Atmospheric density has an important influence in predicting the positions of satellites in low Earth orbit. For long-term predictions of satellite ephemerides, any density trend in the thermosphere would be a valuable input, not only to satellite operators, but also to studies of the future low Earth orbit environment in terms of space debris. A secular thermospheric density trend has not yet been definitively proven but predictions by Ramesh and Roble , along with evidence by Emmert et al. , strongly suggest the existence of such a phenomenon. With the ultimate goal of deriving a long-term empirical model of thermospheric cooling and contraction, the primary focus of this paper is to present preliminary results obtained to support the existing evidence for such a thermospheric contraction.There are many ways of determining atmospheric density, but inferring thermospheric density from satellite drag data is a relatively cost-effective way of gathering in-situ measurements. Given an initial satellite orbit, one approach is to use an orbital propagator to predict the satellite's state at some time ahead and then to compare that state with Two-Line Element (TLE) data at the same epoch. The difference between the semi-major axis of the satellite from the initial orbit and that after the orbit propagation is then integrated to obtain an estimate of global average density. This is the approach adopted in our new work, using a bespoke, orbital propagator that includes perturbations due to atmospheric drag, gravitational anomalies, luni-solar gravity effects and solar radiation pressure. The methods used to derive precise estimates of the ballistic coefficient of each satellite for use in the propagator are outlined, as this information is not contained explicitly in the TLE sets. In validation of the orbital propagator used in this study, Saunders et al.  ran simulations to predict satellite re-entry dates with satisfactory results. Now, historical satellite data from the past 50 years have been used to infer thermospheric density values over the same period. A comparison of these values with those derived from an empirical standard atmospheric model, the US NRLMSISE-00 (Naval Research Laboratory's Mass Spectrometry and Incoherent Scatter Radar up to the Exobase, released in the year 2000), is the method by which the long-term trend is established. More recent atmospheric models have not been used due to their requirement concerning atmospheric state indices (e.g. the Disturbance Storm Time index used with the latest Jacchia-Bowman models) which are not available for the complete historical time period.  Roble, R. G., Ramesh, D. S., (2002), "Cooling Mechanisms of the Planetary Thermospheres: The Key Role of O Atom Vibrational Excitation of CO2 and NO", CHEMPHYSCHEM 2002, 3, 841-843 1 WILEY-VCH Verlag GmbH & Co. KGaA, Weinheim.  Emmert, J. T., J. M. Picone, J. L. Lean, and R. R. Meier, (2008), "Thermospheric global average trends, 1967-2007, derived from orbits of 5000 near-Earth objects", J. Geophys. Res., 35, L05101, doi:10.1029/2007GL032809.  Saunders, A., Lewis,H. G., Swinerd, G. G., (2009), "A New Tool for Satellite Re-entry Predictions", 5th European Conference of Space Debris, Darmstadt, Germany, March-April 2009.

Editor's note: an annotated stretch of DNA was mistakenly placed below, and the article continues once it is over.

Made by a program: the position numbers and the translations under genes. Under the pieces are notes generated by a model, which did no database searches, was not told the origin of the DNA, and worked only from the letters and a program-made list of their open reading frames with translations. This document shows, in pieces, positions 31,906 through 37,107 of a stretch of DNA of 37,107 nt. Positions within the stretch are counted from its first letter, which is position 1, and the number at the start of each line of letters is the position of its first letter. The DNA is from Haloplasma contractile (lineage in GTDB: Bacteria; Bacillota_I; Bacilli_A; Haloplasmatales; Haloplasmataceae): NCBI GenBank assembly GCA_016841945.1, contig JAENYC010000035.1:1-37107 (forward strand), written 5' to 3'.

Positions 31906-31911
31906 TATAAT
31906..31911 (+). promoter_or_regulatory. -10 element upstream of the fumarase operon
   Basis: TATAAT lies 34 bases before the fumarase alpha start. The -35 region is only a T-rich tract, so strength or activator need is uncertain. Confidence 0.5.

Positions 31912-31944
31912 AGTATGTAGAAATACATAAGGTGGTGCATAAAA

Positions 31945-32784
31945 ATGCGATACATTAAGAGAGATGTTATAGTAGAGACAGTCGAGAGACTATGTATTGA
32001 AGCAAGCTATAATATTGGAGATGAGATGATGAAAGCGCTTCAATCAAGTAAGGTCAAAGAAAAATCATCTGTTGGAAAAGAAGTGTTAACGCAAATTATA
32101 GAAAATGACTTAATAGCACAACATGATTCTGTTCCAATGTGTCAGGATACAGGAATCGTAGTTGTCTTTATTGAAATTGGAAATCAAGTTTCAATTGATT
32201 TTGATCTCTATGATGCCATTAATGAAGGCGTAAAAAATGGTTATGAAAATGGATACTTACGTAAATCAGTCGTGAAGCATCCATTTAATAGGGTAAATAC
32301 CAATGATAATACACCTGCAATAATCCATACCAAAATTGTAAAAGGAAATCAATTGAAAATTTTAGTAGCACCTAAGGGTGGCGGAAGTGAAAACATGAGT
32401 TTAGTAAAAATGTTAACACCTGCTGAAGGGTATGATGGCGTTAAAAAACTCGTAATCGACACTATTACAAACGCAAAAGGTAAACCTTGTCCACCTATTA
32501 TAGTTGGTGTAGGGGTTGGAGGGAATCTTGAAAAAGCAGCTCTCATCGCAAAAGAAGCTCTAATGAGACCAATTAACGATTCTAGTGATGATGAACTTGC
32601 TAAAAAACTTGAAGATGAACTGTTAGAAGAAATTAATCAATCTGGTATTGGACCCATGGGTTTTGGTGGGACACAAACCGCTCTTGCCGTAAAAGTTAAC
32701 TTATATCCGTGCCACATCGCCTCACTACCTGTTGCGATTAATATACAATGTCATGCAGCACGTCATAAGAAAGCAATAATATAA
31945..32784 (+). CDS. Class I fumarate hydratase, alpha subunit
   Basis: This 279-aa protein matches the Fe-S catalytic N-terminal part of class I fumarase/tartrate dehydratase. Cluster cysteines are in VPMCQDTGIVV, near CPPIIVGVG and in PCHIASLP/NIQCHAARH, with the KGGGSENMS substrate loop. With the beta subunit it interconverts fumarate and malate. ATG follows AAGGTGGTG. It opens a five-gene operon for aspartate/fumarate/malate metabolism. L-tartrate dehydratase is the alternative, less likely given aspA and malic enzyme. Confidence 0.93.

Advanced Maui Optical and Space Surveillance Technologies Conference
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